NOVEMBER 2015 - Reviewing income; don't sleepwalk into unnecessary tax
When considering this blog and the changes that have been made to legislation recently I am reminded of a favourite phrase of a friend of mine; “trying to predict what changes politicians will make next is the equivalent of trying to herd cats.”
Not only did the Budget earlier this year facilitate changes to the way money flows into retirement savings, it also made changes to the way that allowances can be used to get your money out at the other end. It’s therefore important to remain vigilant and review the way in which you are funding retirement. By using multiple sources, and by reviewing the structure and making some simple but significant changes, there is now an opportunity to reduce or eliminate tax.
Now that a pension fund can potentially provide a tax-free lump sum for family members if death occurs before 75, since the payment will be outside the estate for IHT purposes, it is prudent to try and retain funds within this environment and to find another way to fund your desired lifestyle.
The broad principles to consider are to find a way to utilise your allowances and then to take money from the places that suffer the heaviest potential tax.
• If you have not fully used your personal allowance, consider structuring any investments which are not held in an ISA to be a balance between income-producing and dividend-producing funds.
• If this cannot be done and you have a private pension, consider utilising the new pension freedoms to your advantage. It is worth exploring the option of feeding out some of your tax-free cash in stages as this does not have any material impact on the death benefits. Alternatively, you can also use a combination of tax free cash and taxable income. If, for example, you have £4,500 of your Income tax personal allowance (due to the rest being used by a State Pension income of £6,100), that can give you a potential income of £6,000 without any income tax to pay.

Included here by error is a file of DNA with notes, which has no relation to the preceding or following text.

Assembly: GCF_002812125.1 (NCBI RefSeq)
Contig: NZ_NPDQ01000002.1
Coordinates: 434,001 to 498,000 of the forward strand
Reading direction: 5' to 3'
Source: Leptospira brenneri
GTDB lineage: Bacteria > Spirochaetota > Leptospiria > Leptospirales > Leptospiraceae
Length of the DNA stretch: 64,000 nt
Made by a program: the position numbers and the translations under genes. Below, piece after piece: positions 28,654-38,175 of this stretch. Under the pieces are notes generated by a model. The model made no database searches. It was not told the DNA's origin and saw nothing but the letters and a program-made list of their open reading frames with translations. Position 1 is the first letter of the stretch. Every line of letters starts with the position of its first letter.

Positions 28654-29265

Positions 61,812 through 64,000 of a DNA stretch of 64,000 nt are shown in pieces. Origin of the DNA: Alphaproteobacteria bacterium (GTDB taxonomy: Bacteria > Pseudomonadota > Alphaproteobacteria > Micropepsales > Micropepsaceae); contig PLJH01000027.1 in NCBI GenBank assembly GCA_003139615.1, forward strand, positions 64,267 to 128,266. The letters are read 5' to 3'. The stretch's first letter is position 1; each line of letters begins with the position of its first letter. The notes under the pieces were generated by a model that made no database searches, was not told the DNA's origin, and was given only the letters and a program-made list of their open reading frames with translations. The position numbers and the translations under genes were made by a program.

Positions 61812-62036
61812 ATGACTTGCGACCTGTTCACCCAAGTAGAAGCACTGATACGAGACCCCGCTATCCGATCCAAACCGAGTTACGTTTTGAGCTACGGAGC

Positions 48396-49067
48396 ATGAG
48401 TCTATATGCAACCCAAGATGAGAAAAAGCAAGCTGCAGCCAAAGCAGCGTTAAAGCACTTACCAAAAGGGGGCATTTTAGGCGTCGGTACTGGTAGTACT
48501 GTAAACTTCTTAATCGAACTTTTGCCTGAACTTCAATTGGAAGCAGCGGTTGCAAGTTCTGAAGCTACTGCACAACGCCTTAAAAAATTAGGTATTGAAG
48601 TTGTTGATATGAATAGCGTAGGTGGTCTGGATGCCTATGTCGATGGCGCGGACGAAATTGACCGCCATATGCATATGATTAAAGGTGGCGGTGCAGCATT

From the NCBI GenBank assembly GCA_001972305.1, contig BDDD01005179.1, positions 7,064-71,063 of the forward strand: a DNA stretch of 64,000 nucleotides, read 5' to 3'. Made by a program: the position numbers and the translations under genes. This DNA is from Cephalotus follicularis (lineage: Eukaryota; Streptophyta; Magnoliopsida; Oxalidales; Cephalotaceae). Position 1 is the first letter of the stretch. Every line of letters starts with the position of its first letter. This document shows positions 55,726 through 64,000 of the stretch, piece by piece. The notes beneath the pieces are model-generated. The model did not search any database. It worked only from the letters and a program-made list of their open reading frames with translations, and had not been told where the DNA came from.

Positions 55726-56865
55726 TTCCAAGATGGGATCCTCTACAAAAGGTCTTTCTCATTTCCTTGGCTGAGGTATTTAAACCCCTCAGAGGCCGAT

• With the changes to the dividend allowance due on 6th April 2016, do you need to consider making changes to who holds investments in the household? If your portfolio has been held in one spouse’s name as the other was/is a Higher Rate taxpayer, should this be rebalanced to use the £5,000 allowance for both spouses? Also if there is a non-ISA portfolio yielding less than £5,000, again consider increasing those investments producing dividends. Conversely, if they are yielding higher than that, should they be adjusted down?
• It is now also an idea to consider taking the capital from general investments in order to utilise the Capital Gains Tax exemption rather than taking ISA income or pension income. Firstly, this spends money that is not in a tax-protected environment and secondly, it removes money that forms part of the Estate if there is an IHT issue. For example, if you have a portfolio that has grown from £80,000 to £120,000 over the years then you could potentially access a further £30,000 without paying Capital Gains Tax.
• The new Savings Allowance is also worth taking into account, although for many this might not apply. Can any of your cash holdings be structured to utilise the new allowance of £1,000 for Basic Rate taxpayers or £500 for Higher Rate taxpayers?
• If you hold onshore investment bonds – then consider utilising the 5% tax deferred return of capital as investment bonds suffer underlying tax.
If you consider the examples above and calculate what is possible: with a State Pension of £6,100, private pension of £6,000, dividends of £5,000, £1,000 of Savings income and making a capital withdrawal of £15,000, you would have given yourself an income of £33,100 without paying any tax.
Structured correctly, utilising multiple sources will mean your capital will go further because ultimately the amount of money you need to fund your lifestyle will be lower if you are taking it in a tax-efficient manner.
With all of the above, it is important to remember that planning and reviewing your arrangements are paramount. If you have any questions relating to the above or would like a further discussion you are welcome to contact us and we will be happy to help.